Planning a trip and showing up in an unfamiliar destination, especially in another country, can be stressful enough for any traveler. People with disabilities or other mobility challenges, though, must plan for any number of obstacles and contingencies.
“The United States has really set the gold standard for physical access,” says Cerise Roth-Vinson, chief operating officer for the nonprofit Mobility International USA, which specializes in helping plan professional and academic exchange opportunities. “People have concerns about going to other countries and whether they’ll be able to get around and communicate.”
Roth-Vinson, who is also project manager for the State Department-sponsored National Clearinghouse on Disability and Exchange, says that travelers may worry about accessible accommodations and cultural attitudes toward people with disabilities.
“You have a right to go anywhere in the world, and there’s a concept of challenge by choice, which is how much challenge are you up to,” she says. Some people want something equivalent to their life in the United States, which is influenced by the Americans With Disabilities Act. Others are fine with a more rugged experience.
Ramps and other accessibility features lend a certain amount of independence to individuals with disabilities. In some countries, Roth-Vinson says, there’s more of a reliance on community help — when, for example, a group of people may spontaneously come together to lift a wheelchair user onto a bus. It’s all a matter of what a traveler feels comfortable anticipating.
Roth-Vinson suggests that those looking for reassurance investigate the laws of the countries they’re interested in visiting. Some have ADA-equivalent regulations. Countries that have signed and ratified the United Nations Convention on the Rights of Persons With Disabilities are also worth considering (find the list at www.un.org/disabilities).
“Don’t let your own preconceived notions get in the way of having an equal experience,” Roth-Vinson says. “Everyone faces the uncertainty. Everybody wonders if they’re going to get sick abroad. Everybody wonders if they’re going to get lost.”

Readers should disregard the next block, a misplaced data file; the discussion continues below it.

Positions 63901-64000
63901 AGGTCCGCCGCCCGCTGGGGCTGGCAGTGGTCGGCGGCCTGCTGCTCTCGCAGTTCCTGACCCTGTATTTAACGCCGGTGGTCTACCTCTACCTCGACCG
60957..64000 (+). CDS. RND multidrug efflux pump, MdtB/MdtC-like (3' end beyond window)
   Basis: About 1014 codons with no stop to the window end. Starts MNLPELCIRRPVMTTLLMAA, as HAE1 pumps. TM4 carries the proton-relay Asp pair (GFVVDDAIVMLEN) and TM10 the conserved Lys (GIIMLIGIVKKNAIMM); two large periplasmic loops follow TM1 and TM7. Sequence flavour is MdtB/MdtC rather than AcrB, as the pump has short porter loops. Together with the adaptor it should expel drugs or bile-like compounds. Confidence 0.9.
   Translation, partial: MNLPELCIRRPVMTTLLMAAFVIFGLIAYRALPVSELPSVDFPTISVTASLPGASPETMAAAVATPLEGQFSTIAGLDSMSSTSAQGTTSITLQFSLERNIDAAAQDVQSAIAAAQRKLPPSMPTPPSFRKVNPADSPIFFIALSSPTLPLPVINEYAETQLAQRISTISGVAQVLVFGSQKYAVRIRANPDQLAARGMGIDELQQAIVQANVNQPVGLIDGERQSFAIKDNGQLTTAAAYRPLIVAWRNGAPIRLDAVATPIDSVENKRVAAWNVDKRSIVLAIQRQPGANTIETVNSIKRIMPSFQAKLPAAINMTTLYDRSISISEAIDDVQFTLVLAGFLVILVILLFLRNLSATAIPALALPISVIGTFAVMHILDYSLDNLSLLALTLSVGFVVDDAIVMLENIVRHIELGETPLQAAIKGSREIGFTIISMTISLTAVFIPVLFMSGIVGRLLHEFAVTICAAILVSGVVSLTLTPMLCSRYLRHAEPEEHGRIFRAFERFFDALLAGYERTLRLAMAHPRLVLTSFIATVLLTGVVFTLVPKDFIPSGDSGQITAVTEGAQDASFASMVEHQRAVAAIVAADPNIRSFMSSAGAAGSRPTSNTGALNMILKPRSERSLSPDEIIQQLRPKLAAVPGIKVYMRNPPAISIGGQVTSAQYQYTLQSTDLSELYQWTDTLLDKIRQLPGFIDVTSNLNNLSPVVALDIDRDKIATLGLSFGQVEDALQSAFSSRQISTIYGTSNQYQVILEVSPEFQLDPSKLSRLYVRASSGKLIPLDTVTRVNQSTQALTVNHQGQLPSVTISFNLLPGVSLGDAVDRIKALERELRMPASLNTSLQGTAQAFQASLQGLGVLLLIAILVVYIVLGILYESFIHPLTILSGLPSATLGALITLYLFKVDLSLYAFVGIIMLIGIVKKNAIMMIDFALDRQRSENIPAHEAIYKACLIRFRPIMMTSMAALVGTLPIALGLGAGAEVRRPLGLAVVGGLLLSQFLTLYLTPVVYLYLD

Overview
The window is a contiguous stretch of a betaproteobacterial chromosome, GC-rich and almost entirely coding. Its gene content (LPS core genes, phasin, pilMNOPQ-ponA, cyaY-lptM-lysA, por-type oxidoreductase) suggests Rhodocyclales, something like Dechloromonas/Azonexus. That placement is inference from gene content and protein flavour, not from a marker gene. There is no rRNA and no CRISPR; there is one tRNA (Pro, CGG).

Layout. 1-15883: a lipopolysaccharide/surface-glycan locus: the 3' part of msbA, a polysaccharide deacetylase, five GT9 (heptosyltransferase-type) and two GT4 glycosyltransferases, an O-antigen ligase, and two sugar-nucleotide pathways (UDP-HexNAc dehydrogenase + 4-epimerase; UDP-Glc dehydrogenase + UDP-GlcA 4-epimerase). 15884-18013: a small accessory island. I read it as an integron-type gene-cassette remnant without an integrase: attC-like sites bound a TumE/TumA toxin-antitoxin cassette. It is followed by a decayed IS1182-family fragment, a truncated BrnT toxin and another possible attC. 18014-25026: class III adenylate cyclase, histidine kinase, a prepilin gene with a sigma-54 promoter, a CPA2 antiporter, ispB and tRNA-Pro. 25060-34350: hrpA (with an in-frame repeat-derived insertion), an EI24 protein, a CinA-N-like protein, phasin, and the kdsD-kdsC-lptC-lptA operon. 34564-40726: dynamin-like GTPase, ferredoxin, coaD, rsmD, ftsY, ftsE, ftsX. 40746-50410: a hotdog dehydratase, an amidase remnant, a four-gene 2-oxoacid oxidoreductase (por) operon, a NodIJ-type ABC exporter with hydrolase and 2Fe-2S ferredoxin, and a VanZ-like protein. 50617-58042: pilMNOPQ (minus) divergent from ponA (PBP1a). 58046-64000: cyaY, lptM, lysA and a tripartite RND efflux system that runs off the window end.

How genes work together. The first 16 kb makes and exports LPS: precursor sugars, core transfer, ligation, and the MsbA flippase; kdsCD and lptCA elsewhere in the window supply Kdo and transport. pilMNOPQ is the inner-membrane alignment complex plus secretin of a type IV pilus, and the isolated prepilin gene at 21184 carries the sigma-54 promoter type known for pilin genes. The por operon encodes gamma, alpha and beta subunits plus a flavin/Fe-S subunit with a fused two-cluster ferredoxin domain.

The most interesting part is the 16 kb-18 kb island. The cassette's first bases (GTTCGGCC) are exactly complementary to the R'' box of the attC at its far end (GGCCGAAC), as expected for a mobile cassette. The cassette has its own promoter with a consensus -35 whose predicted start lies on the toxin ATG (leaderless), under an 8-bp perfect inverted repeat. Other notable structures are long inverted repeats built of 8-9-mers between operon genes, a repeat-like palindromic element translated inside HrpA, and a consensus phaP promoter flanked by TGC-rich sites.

Plus, she says, physically challenged travelers might even have an advantage when it comes to traveling abroad, because they may be used to riding public transportation and to overcoming communication challenges. They’re already accustomed to problem-solving on the go.
Here are some tips from Roth-Vinson and Mobility International USA:
●Consider getting travel insurance. Make sure that it covers preexisting conditions.
●Bring plenty, even extra, of any medications that you take. Make sure that all medicines are allowed in the country you’re visiting.
●Bicycle shops are great places for wheelchair replacement parts.
●Know your rights. This is particularly important for airline travel, at the airport and on the plane. Familiarize yourself with applicable laws and airline regulations. Inform the airline of your situation and make assistance requests in advance.
● Have a backup plan, including for your accommodations. In case your reserved accessible room isn’t available, bring along items such as a portable ramp, a shower chair and a reacher to grab items that may be beyond arm’s length.
●If you use an electric wheelchair, look into whether you’ll need a plug adapter and a voltage converter. Or see whether you can rent a battery charger abroad. Have a contingency plan in the event of power outages or voltage drops.
●Look for disability organizations or resources at your destination that can provide you with area-specific information as well as local contacts.
●Learn foreign vocabulary that can help you describe your situation and needs.
●Understand cultural differences. You may get more, or less, attention in other countries than you would in the United States. Then again, Roth-Vinson says, you may stand out more as an American than as a wheelchair user or a blind person.
Below is a sampling of the many resources and travel outfits that can help you plan a trip:
●The Society for Accessible Travel & Hospitality, 212-447-7284, www.sath.org. A nonprofit membership organization providing a database of companies and resources that assist people with disabilities in all facets of travel, such as scooter rentals, tour operators and suggested reading.
●American Society of Travel Agents (ASTA), 800-275-2782, www.asta.org. Search for travel agents by specialty, including disability and accessible travel.
●Accessible Europe, 011-39-011-30-1888, www.accessibleurope.com. A group of travel agents headquartered in Italy who specialize in accessible tourism.
●Accessible Journeys, 800-846-4537, www.disabilitytravel.com. Caters to slow walkers and those in wheelchairs, offering cruises, tours and independent trips. Destinations include Africa, Asia and Europe.
●The National Center on Health, Physical Activity and Disability, 800-900-8086, www.ncpad.org. Hosted by the University of Alabama, the center has recreation resources on outdoor and travel activities throughout the country and abroad.
●Flying Wheels Travel, 877-451-5006, www.flyingwheelstravel.com. A full-service travel agency offering escorted tours and customized independent programs around the world for those with disabilities.
●The Guided Tour, 800-783-5841, www.guidedtour.com. Around since 1972, this company organizes trips for physically and developmentally challenged adults. A nurse often accompanies tours.
●Road Scholar, 800-454-5768, www.roadscholar.org. Founded as Elderhostel in 1975, the educational-travel provider offers trips at various levels of activity, including “easy,” which requires minimal walking and limited stairs.